Disclaimer: JJ Abrams and Joss Whedon have created exceptional shows and characters and own all rights. I just play.
Notes: This is mainly set in the Alias U and is fairly canon specific. However, to enjoy, just think spies.
Sydney was careful not to flinch as the retinal scanner flashed into her eye. She knew it wouldn’t hurt – had in fact been through the procedure ever day she came to work, and yet found that it still wanted to shut her eyes and flinch every time that little red laser shone into her eyes.
As per usual, the security guard said Miss Bristow, the secretary pool said hi and Marshall nodded as he jittered past with a handheld device in his hand, apologising as he knocked papers off one the desks. Usual mayhem. Minor and ignorable.
Her dad caught her eye as she strolled towards the collection of desks that she was assigned to. She changed direction and headed over towards him. “Sydney.” Brusque and masculine, no cracks in the armour today. “We’ve had a communiqué from Langley. There’s a prisoner in an LA prison that they want us to talk to.” His frown communicated his distaste as being used as a messenger boy. “Dixon passed this to me to deal with. Langley specifically asked that you be tasked for this assignment.”
Oh joy. Sydney knew that when Langley tasked her for something directly, it had to be something meaningless and relatively pointless. And don’t forget non-threatening to national security. “How low a priority a mission is this? I should be out there taking the Covenant down, or trying to find out what Sloane has got up his sleeve.” Jack flinched at that one. “Not doing some milk run with no relevance…” She stopped and wiped her hand across her eyes till flickering from the afterimage of the retinal scan.
“I know you’re tired being left out of the loop-“ Jack held his hand up to forestall any further outbursts. “But you have to understand that with the additional threat from infiltration and the rather suspicious nature of the new order at Langley, my hands are tied.” Jack didn’t look like he believed the statement either.
“What are the parameters then?” Sydney rested her hands on the edge of the desk.
Sydney had decided that infiltrating as a prisoner was not an experience she wanted to repeat. Marshall was able to fake credentials for her as a therapist specialising in rehabilitation of dangerous criminals (“Normally you do it with a bullet, I know,” Marshall joked as he handed her the packet) and she was then inserted into the prison. She’d gone for the power suit and hair up look – professional, but without the spectacles that made her intimidating. Grey instead of black – she was something of a soft touch then – and huge elaborate costume earrings (“Doubling as transmitters – and evidence of your status as a hippy do-gooder.”). She rolled up at the door of LA’s only prison for women in a generic civil service black ford.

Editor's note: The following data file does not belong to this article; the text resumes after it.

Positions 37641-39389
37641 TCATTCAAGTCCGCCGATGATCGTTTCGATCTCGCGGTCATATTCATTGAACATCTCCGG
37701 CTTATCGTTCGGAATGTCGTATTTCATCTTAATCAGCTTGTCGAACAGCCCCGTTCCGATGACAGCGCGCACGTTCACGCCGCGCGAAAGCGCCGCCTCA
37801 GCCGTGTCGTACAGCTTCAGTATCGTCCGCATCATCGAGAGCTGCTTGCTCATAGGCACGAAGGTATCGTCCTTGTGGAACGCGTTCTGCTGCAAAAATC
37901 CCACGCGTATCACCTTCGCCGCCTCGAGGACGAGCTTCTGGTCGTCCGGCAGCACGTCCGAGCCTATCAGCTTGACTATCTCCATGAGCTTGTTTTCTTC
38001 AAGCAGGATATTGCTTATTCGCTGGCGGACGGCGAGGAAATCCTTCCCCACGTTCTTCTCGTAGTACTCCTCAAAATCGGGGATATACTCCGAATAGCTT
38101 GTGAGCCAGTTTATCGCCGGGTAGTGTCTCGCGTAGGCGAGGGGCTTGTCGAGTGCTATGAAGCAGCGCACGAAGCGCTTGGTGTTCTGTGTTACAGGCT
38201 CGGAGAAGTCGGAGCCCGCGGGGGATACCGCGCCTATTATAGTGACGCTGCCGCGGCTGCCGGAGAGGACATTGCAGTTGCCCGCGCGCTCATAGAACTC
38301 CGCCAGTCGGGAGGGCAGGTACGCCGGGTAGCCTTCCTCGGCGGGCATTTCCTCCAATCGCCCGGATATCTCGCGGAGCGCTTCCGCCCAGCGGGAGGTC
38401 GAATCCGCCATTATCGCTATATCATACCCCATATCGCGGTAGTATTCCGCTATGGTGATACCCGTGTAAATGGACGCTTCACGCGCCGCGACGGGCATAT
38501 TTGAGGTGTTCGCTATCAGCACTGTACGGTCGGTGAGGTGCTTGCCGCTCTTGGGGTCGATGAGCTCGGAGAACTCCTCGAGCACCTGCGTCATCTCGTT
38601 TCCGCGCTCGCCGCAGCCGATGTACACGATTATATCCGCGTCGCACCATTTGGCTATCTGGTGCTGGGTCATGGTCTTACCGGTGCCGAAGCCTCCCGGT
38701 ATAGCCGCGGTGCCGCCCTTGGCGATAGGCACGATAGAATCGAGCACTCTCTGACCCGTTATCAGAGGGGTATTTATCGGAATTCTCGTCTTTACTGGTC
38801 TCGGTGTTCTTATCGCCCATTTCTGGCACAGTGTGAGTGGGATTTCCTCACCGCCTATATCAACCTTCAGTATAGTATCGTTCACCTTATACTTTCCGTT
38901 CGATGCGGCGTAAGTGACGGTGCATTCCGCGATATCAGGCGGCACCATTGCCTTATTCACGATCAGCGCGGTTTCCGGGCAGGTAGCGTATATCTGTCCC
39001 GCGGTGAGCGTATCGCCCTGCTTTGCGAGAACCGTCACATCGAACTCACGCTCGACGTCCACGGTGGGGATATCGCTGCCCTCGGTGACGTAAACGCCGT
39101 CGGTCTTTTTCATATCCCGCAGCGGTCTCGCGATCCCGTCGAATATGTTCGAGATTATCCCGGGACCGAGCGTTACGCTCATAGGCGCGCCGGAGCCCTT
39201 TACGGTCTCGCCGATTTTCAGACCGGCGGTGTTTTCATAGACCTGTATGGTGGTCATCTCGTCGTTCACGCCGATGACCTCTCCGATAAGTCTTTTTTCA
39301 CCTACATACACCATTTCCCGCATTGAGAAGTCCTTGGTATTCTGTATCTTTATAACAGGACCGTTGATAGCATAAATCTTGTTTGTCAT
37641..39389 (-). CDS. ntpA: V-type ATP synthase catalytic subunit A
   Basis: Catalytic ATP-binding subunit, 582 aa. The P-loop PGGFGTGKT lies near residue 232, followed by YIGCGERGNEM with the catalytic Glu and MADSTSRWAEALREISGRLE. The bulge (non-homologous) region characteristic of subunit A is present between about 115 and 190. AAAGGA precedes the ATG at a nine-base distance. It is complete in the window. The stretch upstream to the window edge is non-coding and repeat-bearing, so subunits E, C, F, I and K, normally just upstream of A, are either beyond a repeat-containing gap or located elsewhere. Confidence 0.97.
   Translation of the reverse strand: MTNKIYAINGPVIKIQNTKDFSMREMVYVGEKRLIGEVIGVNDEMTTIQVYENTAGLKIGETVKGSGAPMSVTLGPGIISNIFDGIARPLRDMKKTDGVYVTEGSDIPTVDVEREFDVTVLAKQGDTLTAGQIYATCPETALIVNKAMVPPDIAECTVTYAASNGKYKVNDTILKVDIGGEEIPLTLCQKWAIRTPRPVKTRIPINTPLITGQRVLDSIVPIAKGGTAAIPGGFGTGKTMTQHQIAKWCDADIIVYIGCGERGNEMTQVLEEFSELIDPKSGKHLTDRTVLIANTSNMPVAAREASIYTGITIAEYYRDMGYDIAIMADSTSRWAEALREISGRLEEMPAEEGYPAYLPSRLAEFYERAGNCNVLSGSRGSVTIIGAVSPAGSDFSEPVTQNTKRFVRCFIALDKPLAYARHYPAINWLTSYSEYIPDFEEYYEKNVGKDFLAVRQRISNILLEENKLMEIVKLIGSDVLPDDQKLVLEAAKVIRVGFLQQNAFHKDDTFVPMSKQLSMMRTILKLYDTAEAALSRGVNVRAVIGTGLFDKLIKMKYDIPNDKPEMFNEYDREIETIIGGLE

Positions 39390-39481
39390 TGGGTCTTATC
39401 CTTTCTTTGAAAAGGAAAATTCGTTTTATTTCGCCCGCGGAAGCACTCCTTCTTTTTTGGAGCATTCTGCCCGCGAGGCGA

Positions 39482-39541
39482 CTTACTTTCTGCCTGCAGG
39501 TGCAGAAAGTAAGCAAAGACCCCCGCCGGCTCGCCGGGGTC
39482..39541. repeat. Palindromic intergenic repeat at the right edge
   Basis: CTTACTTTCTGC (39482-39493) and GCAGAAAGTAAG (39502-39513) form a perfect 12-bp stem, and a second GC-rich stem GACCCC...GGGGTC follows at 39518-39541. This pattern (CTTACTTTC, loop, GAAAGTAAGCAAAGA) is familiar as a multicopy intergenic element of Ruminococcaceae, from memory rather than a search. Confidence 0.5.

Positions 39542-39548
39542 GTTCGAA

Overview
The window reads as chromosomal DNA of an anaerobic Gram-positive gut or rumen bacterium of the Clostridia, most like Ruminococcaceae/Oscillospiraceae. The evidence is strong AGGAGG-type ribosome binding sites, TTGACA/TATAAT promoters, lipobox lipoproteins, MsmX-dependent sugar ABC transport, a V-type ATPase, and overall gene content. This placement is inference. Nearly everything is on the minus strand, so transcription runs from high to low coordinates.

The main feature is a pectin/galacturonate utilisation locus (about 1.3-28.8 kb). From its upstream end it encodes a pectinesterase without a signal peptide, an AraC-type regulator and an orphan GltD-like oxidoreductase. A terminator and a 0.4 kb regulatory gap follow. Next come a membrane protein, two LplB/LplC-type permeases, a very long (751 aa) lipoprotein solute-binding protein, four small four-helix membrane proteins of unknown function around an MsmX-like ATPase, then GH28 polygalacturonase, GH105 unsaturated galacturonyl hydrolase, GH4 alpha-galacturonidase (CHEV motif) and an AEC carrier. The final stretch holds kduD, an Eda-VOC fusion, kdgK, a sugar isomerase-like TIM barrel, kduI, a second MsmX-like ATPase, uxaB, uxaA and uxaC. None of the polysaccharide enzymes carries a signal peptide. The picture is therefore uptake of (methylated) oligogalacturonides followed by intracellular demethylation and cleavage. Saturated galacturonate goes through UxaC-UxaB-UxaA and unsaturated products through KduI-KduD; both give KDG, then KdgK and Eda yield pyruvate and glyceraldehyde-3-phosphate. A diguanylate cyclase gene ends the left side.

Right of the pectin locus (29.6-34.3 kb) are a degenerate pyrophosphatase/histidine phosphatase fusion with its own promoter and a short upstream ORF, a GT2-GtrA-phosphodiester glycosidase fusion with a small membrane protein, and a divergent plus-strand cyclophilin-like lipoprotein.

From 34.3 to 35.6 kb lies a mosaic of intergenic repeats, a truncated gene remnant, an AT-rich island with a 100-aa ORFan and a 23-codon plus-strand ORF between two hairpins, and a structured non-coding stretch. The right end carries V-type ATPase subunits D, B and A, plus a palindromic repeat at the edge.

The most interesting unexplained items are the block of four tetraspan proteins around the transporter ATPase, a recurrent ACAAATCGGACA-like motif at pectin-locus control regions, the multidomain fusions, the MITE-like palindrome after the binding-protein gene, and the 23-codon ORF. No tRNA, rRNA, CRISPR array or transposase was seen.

At the gate she presented Marshall’s forgery to the bored-looking guard. “Doctor Elsa Schroder to see Faith Lehane.”
Unbeknownst to Sydney, the mysterious Faith Lehane had another unexpected visitor. It was a women Sydney would have immediately recognised, and known to be suspicious of.
“Miss Lehane – I’m sorry – Faith, I don’t think you understand the transitory nature of the offer I am presenting to you.” Clipped British tones, immaculate nails strumming in frustration on the plastic worktop of the table.
Faith smirked her most indolent and anti-authoritarian expression – one she’d practiced time and again on Wesley with a great deal of success. “Lauren – oh, sorry – Miss Reed, if this is one of those offers I can’t refuse, let me tell you that I can counter whatever nasties you send my way. I’m out of the enforcement business for good, but I’m sure I could slip into my old killer routine just for you.”
“I presume it is pointless for me to even continue to restate the offer if that is your response.” Lauren snapped the clasps on her briefcase shut. “My employer will be so very disappointed in your response.”
“Tell him to shove it. This is one little Slayer who’s out of the business for good.” Faith leaned back in her chair in direct contrast to Lauren’s prissy, ramrod straight back. “Now. Unless you’re going to come over here and seduce me, I guess there’s not much else to say.”
Lauren stood and gestured at the guard standing by the door. “Good day, Miss Lehane.”
Faith watched as the classy blonde strode from the room, idly wondering if the luscious Lauren would stoop to that. Her gut reaction was a no, but ‘one could hope’ as Giles was fond of saying. The offer of freedom as payment for some little service was one she was familiar with. Wolfram and Hart sent her a care package every few months to remind her that they owned quite a few judges on the appeal circuit who’d be happy to see her. Sometimes they even sent Lilah with it, which was a treat, because Lilah was happy to keep her up to date on all the disasters afflicting the Angel crew.